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Posted November 22, 2015 by Andrew Cathie in Feature
 
 

Paladins Preview – PAX Aus 2015


At PAX I had the opportunity to try out the latest game from SMITE Developers Hi-Rez Studios, Paladins. With Paladins Hi-Rez is bringing their trademark style, as well as their experience creating unique characters, to the world of hero-based free-to-play first person shooters. With my previous great experiences with Smite, I went into my playtime at PAX and during the closed beta period expecting a lot.

Paladins is a 5v5 hero-focused first person shooter where your end goal is break into your opponent’s vault and steal their hard earned gold. To do this you first need to summon a siege engine by capturing a point on the map before your opponents can. If you succeed in capturing the point and summoning the siege engine, you will then need to escort it to your opponent’s base where it will start blast its way through the two outer gates. Conversely, if your opponent captures the point, you then need to try and take down the siege engine, limiting its damage as much as possible. The transitions between these different phases of the game means that there is a constant push and pull, with many different strategies being employed depending on what’s happening at the time. It brings a certain depth to the game, and helps ensure that it doesn’t get stale.

As with SMITE before it, Paladins big focus and drawcard is on the different heroes that you can play with. The builds that I played contained 8 different heroes to play as, with more expected to be included prior to release. Each hero is completely unique, with each of their two special abilities, their movement ability and weapons being different. For example, Fernando ‘The Self-Appointed Knight’, has an ability that allows him to deploy a shield in front himself. While the shield is active, he cannot attack enemies, but he can shield himself, allies and the siege engine lending himself to be a defensive powerhouse. But maybe you don’t want to play defensively, maybe you want to lay a bit of ground support. How about Grohk, the lightning orc who can deploy a healing totem and shoot chain lightning at his opponents. Hi-Rez Studios have become known for their unique characters, and it definitely looks like they’re bringing their A-game to Paladins.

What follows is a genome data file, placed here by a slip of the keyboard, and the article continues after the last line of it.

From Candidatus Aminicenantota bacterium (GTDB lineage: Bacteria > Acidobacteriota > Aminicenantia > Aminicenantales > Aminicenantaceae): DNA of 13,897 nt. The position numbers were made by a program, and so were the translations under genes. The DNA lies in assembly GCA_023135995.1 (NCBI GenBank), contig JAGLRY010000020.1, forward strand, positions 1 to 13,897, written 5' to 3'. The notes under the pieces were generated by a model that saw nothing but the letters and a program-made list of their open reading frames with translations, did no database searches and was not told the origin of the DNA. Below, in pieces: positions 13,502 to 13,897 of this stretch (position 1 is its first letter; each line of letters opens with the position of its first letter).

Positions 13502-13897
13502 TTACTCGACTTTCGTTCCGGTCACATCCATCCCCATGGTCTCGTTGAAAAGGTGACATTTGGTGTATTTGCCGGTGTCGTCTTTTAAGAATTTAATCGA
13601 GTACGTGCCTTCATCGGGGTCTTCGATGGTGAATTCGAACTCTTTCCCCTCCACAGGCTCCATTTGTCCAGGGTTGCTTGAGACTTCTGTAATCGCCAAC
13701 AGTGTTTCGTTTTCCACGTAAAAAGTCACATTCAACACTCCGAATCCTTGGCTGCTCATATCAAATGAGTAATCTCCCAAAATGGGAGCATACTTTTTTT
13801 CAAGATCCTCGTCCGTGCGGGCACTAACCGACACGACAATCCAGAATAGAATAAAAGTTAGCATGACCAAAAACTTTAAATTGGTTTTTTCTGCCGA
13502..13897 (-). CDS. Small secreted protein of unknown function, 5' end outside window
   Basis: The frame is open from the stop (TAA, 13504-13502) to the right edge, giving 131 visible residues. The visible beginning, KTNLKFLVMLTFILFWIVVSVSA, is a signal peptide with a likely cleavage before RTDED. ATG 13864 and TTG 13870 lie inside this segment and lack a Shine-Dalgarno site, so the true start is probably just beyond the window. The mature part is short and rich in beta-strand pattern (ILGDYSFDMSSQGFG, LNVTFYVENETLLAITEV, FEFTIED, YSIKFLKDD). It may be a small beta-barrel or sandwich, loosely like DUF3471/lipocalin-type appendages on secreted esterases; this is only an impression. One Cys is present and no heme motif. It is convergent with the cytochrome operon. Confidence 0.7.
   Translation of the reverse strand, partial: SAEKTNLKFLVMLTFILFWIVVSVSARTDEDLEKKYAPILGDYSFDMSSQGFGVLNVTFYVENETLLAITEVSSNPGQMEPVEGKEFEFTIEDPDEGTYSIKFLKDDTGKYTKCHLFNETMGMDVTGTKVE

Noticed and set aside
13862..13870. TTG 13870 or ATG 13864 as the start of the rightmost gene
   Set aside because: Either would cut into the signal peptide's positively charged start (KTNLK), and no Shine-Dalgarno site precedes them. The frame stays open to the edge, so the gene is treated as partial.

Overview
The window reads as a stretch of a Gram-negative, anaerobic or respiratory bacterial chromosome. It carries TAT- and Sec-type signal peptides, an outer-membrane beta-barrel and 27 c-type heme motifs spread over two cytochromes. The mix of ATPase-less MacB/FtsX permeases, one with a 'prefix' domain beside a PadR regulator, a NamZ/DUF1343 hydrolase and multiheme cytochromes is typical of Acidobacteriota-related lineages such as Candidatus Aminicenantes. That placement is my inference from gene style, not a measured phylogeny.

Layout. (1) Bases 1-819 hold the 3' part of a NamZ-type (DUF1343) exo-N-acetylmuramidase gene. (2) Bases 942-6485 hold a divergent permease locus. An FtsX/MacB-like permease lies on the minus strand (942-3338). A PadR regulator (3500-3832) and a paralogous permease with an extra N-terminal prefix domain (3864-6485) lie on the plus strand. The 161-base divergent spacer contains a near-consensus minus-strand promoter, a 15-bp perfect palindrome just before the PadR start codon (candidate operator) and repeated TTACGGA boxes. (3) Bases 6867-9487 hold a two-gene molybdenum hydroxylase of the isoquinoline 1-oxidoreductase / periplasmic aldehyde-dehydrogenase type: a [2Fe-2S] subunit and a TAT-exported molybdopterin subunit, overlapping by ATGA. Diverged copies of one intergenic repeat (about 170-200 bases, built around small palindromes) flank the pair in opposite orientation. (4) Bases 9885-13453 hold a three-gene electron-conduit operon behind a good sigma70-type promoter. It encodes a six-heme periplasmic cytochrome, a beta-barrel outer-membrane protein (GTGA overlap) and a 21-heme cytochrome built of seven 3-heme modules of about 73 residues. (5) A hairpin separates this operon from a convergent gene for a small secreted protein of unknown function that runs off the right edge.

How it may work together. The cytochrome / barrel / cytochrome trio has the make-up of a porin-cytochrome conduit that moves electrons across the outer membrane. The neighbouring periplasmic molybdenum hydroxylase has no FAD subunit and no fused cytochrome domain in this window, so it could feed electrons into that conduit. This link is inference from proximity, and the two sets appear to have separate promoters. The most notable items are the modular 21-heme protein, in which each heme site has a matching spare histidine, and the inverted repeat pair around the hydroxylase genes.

Unlike many other character based multiplayer games, Paladins doesn’t have you unlocking abilities as you level up during matches. Instead, when you level up you’re given the option of three different cards to choose from, with each upgrading an ability or your character’s general stats. Depending on the mode you play, cards can either be selected at random from your collection or from your constructed deck. You obtain these cards by opening treasure chests outside of matches. Chests can be purchased with real money or with in-game currency earnt while playing matches. This does, of course, mean that paying players can potentially get an advantage over non-paying players, however the semi-random nature of card unlocks during matches, as well as the fact that they are just buffs, means that the focus is still more on skill and teamwork, as opposed to paying to win.

Another thing that Hi-Rez has brought to Paladins is a distinctive cartoony art style, similar to that employed in SMITE before it. Characters are detailed and look great, and the environments are wonderfully colourful.

Paladins is shaping up to be another great free-to-play game from Hi-Rez Studios, and with a release date of “when the game is polished and lives up to Hi-Rez Studios’ standards of quality” it sounds as though Hi-Rez are in for the long haul. Paladins is currently in closed beta on PC, with access being granted either via random chance by signing up at www.paladins.com or by purchasing the Founders Pack which also comes with an exclusive steed and 20 card chests.

 


Andrew Cathie

 
Rocket Chainsaw's premier Fantasy-loving Editor. I basically play anything and everything that looks like it could be fun or interesting.


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